When it comes to lifestyle inflation, where do you draw the line?


As the husband of a physician, I know what it’s like to live on a low income while watching your spouse go through the grueling process that is residency. I know what it’s like to want a nicer car, a nicer home, and just about nicer everything.

One one hand, I think physicians have earned the right to a better than average lifestyle. After all, doctors are some of the hardest working and selfless people on the planet. On the other hand, I see the dark side to lifestyle inflation all too often.

Ultimately, there has to be a line between rewarding yourself and going overboard.

So, below, I’ll offer three steps that will help physicians learn how to reward themselves in a way that allows for maximum enjoyment without affecting their long-term wealth goals.

Step 1: Ask yourself what you’d do if you had one year to live

It’s kind of morbid, I know, but by seriously answering this question and writing down your first gut reaction, you’ll know exactly what you want out of life.

For example, if you said “I’d stop practicing medicine immediately,” maybe you might want to consider how much savings it would take to retire early.

If your first reaction is to say, “I’d finally take that trip to Italy I’ve always wanted” then perhaps you should focus more on your travel goals.

Or, maybe you’ll say, “I just want to stop everything and read books and bake cookies with my kids.” In that case, perhaps it’s time to talk about how to afford more quality time with your family by cutting back on your work schedule.

The truth is, when we think about what we’d do when we’re out of time in life, our true passions and dreams come to the surface. Once you know what those are, you can move to the next step.

Step 2: Create concrete plans on how to reach those goals

Sure, you can put a picture of Italy on your fridge as inspiration, but that alone isn’t going to lead you to reach your goals.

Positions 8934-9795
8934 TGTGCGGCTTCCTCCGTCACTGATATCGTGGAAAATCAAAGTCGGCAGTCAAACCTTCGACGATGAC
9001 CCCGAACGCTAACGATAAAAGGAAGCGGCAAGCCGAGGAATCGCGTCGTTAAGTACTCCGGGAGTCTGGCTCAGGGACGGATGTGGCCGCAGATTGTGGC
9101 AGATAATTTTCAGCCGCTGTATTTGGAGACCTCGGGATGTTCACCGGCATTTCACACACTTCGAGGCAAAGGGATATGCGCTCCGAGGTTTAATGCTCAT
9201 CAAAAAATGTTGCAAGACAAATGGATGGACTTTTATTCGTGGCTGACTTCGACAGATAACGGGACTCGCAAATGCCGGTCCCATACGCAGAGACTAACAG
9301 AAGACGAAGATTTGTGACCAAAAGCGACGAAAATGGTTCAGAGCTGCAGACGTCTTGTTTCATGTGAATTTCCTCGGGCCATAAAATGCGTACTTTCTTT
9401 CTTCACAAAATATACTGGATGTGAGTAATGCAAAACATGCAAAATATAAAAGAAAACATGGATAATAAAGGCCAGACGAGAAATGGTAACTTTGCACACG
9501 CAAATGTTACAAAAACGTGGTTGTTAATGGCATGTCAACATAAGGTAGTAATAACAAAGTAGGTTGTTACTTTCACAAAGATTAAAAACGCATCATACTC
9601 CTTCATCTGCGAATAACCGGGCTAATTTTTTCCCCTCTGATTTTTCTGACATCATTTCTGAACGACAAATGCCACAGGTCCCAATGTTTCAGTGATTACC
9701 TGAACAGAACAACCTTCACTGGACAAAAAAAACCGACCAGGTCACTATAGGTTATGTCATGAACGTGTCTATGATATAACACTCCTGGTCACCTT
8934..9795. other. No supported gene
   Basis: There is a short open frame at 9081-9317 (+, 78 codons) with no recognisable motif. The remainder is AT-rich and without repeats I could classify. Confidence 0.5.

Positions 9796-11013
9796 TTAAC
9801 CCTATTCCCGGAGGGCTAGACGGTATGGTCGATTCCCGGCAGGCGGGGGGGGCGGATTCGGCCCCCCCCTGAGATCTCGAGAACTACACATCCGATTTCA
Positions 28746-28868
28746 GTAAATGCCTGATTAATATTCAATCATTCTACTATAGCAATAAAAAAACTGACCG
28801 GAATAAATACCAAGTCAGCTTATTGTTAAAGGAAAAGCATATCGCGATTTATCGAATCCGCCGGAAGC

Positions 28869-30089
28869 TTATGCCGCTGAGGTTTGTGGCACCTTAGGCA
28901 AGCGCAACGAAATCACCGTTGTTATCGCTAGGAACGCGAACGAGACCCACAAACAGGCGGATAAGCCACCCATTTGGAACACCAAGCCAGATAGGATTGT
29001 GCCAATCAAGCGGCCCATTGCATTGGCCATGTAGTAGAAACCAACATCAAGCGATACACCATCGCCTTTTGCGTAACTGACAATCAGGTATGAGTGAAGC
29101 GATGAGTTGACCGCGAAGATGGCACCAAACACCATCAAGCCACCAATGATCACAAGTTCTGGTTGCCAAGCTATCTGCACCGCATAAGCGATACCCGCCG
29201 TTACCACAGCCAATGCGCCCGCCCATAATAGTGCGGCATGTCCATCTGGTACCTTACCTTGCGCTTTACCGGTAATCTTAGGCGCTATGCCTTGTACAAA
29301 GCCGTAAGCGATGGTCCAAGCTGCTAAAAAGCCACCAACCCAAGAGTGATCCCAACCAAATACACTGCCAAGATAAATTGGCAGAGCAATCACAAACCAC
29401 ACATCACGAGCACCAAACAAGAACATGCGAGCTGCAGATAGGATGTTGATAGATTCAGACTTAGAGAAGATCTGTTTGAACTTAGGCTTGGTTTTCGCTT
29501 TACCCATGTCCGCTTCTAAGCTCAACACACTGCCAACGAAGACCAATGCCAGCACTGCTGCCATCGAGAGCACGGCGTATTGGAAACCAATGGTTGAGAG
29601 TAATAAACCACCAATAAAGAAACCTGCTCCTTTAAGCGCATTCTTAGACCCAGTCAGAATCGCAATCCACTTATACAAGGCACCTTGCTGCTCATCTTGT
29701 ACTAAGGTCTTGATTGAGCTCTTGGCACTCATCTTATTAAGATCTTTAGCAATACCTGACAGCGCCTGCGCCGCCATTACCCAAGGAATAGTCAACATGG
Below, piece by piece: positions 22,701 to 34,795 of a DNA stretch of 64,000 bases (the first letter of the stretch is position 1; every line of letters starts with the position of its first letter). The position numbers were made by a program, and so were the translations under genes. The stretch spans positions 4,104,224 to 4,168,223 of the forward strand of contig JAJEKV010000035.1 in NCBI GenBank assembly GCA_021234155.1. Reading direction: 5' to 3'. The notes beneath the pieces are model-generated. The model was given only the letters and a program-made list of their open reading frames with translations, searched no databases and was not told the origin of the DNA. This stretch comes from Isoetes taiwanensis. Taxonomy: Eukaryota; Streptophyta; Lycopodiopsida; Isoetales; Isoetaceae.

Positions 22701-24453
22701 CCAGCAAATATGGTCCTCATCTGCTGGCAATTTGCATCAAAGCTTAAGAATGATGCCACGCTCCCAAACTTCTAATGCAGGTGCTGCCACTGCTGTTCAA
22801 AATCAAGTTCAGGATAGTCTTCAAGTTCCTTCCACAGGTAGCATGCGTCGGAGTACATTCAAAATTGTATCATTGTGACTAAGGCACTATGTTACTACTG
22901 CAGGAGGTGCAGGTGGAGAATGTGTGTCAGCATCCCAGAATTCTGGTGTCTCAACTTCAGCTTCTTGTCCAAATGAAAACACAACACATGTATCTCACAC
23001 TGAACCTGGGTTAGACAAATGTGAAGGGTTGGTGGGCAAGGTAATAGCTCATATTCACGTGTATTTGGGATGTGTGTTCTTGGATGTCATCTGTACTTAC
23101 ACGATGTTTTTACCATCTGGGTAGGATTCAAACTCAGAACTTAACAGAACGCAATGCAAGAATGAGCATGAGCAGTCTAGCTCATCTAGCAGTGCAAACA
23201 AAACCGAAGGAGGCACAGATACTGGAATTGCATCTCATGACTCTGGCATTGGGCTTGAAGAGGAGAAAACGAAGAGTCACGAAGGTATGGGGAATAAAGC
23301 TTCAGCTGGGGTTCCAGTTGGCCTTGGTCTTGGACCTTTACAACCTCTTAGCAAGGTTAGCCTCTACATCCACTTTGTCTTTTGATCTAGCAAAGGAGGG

You really need a strategic, concrete plan to get there. So, if you want to retire early, it’s time to start running the numbers. How much do you need to save every month to grow your retirement account quickly?

If you want to travel more, what do you need to cut back on in your current lifestyle so you can save up for that plane ticket?

If you want to go from working a full schedule to halftime, do you need to downsize your home or car to get there?

Step 3: Start to implement the plan

Identifying your dream and making concrete plans are great first steps, but now it’s time to implement them.

After all, as physicians, you’ve been through so much. Your family has been through years of tough schedules and student loan debt.

It’s about time you use your education and income to get the experiences you really want out of life.

It might seem overwhelming, but the best way to get started is to implement a strategy immediately. Make a to-do list. Start with simple tasks like calling your insurance company to get a lower price on car insurance (and putting the savings towards what would actually help you live your ideal life.) Then, work on more complicated goals like overhauling your investment strategy.

Ultimately, I encourage you to share your goals with your spouse and your family so you can work together. Identify specific goals, ones that you can focus your efforts (and your money) on so you can achieve your goals.

Remember, without a plan, physicians are at risk of having too much lifestyle inflation and improving every aspect of their lives, which might not leave enough money to live a life that is truly fulfilled.

Ryan Inman is a financial planner and founder, Physician Wealth Services, and host of the podcast, Financial Residency.

Image credit: Shutterstock.com


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